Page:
M. Ignatieff, NY Times.

Monday, June 27, 2005

P2P or TCM?

P2P software folks can rest easier, according to this view of the Grokster case. If the determining element has to do with the "intent" of the business model, well, the business of sharing music we love is not business now, is it?
Douglas Lichtman: As the opinion makes clear, evidence of unreasonable product design can be considered only if there is also smoking-gun evidence of intent. Indeed, even outlandish design desicions are off limits without the relevant precursor.
Another astute observer, Douglas Patry, notes:
I view the Court as having punted: they decided mainly an issue that wasn't in front of them (inducement) and didn't decide the one that was, the effect of Sony in the Internet era.
So, the only way the Court could get unanimity was by demonstrating supreme dexterity in the Shell Transfer Protocol known as Three Card Monte?

Friday, June 24, 2005

home on the mange

"There were 3 million owner-occupied homes in gated communities." US Census Bureau News
It's difficult to say whether one's sense of an implicit general mood is actually there, or simply in the mind, let alone to accede to some reliable idea of what stands behind the glow.

A wild guess: The general smugness of some of the people you meet has something to do with the recent phenomenon of amateur real estate speculating. That glint began to throb like Sauron's eye as the awareness dawned that the largest asset many people own has doubled, tripled, or become n times more valuable than what was paid for it.
"Housing is often our biggest expense -- and an important reflection of how we see ourselves." The American Housing Survey.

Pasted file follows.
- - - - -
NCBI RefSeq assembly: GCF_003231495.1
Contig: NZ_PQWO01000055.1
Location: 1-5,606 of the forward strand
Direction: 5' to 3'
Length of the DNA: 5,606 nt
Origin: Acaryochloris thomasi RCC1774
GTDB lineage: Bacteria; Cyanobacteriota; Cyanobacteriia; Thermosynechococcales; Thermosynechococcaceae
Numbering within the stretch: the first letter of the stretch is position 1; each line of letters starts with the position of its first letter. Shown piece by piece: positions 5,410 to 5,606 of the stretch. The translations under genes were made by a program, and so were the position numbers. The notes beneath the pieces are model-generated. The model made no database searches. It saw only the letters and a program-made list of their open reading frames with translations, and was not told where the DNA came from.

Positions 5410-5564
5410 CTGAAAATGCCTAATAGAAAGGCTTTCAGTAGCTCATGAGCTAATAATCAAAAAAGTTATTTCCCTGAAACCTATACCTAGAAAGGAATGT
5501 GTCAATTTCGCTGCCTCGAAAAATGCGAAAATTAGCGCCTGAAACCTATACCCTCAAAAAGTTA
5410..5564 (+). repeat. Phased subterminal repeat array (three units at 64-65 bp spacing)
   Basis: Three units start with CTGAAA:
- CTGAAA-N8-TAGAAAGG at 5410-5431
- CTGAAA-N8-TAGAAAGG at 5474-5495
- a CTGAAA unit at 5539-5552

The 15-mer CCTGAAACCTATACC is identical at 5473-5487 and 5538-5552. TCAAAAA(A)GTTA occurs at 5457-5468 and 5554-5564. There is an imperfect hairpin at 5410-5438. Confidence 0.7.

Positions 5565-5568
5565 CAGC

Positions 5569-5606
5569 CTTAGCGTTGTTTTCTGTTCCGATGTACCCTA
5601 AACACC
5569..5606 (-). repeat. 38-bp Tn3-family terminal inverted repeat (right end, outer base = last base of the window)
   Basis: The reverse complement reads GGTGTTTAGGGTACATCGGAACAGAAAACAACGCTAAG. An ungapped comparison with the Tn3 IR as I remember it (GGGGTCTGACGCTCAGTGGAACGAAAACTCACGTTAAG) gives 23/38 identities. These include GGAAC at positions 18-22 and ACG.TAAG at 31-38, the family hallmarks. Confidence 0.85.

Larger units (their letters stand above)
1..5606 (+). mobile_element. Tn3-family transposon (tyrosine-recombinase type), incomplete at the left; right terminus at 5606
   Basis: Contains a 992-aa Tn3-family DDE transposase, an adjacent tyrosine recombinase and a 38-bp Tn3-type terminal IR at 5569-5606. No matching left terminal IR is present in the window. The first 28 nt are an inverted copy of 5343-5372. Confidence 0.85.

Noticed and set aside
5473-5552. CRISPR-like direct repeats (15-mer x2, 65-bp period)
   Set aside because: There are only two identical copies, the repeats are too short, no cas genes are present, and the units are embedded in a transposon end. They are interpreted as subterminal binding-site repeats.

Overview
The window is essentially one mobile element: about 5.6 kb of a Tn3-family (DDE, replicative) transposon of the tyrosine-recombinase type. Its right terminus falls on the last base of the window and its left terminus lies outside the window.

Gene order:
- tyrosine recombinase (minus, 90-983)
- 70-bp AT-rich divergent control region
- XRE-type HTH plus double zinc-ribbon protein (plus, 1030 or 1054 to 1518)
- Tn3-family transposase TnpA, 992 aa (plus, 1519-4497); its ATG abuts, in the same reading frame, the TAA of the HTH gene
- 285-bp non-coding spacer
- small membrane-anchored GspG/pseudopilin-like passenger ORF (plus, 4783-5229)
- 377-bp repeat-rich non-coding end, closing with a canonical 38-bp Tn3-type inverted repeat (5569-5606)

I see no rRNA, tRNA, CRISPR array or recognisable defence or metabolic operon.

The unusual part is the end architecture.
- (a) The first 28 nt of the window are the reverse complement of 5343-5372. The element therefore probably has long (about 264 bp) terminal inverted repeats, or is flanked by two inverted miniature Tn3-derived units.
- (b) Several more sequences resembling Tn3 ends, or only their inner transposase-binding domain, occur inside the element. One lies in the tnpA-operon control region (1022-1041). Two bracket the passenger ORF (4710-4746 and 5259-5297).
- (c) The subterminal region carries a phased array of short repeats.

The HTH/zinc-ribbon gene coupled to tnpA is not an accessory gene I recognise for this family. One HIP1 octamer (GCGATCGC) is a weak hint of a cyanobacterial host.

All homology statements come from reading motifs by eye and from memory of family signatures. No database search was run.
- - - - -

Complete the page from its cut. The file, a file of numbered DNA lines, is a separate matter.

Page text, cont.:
The cheesy calm of the landed gentry is nothing new in the USian middle class. What may be new is how this sense of well being, or at least well owning, has broadened out to include a very broad swath of the more than 72 million homeowners in the US. Some of them are likely on thin ice. Others may be giddily fortunate.

The fathappiness of this economic tumor could well help explain how it can be that it's all good here. Despite how it all is.

But the thing that strikes me about this goes back to a comment Rossellini made, on the difference between society and community cited before on this blog:
People today only know how to live in society, not in community. The soul of society is the law. The soul of community is love.
In society, beneficiaries of asset enhancement (and the media who assuage their simple needs) add an inch to their waistbands, tell themselves it's a zero-sum game because their next manor will cost more, and attend to gossip about housing market bubbles.

In community, people know that the very gain in property value that benefits many is baleful damage to those who don't happen to hold title to their subdivision of the rock. Every increase in property value for owners results in a commensurate dimming of the prospects and hopes of ever owning a home for renters and other housing-challenged USians.

To register this would be to representationally experience economic events simultaneously as personal boon and communal blow. Do you know of any places in USian media where this dimension of our social experience has been "covered"? Love to see a few pointers.
[Here's an example of the usual sort of thing, found through Dan Gillmor's Bayosphere. Here's hoping initiatives like Dan's will take us beyond it.]

Thursday, June 23, 2005

It's getting better all the time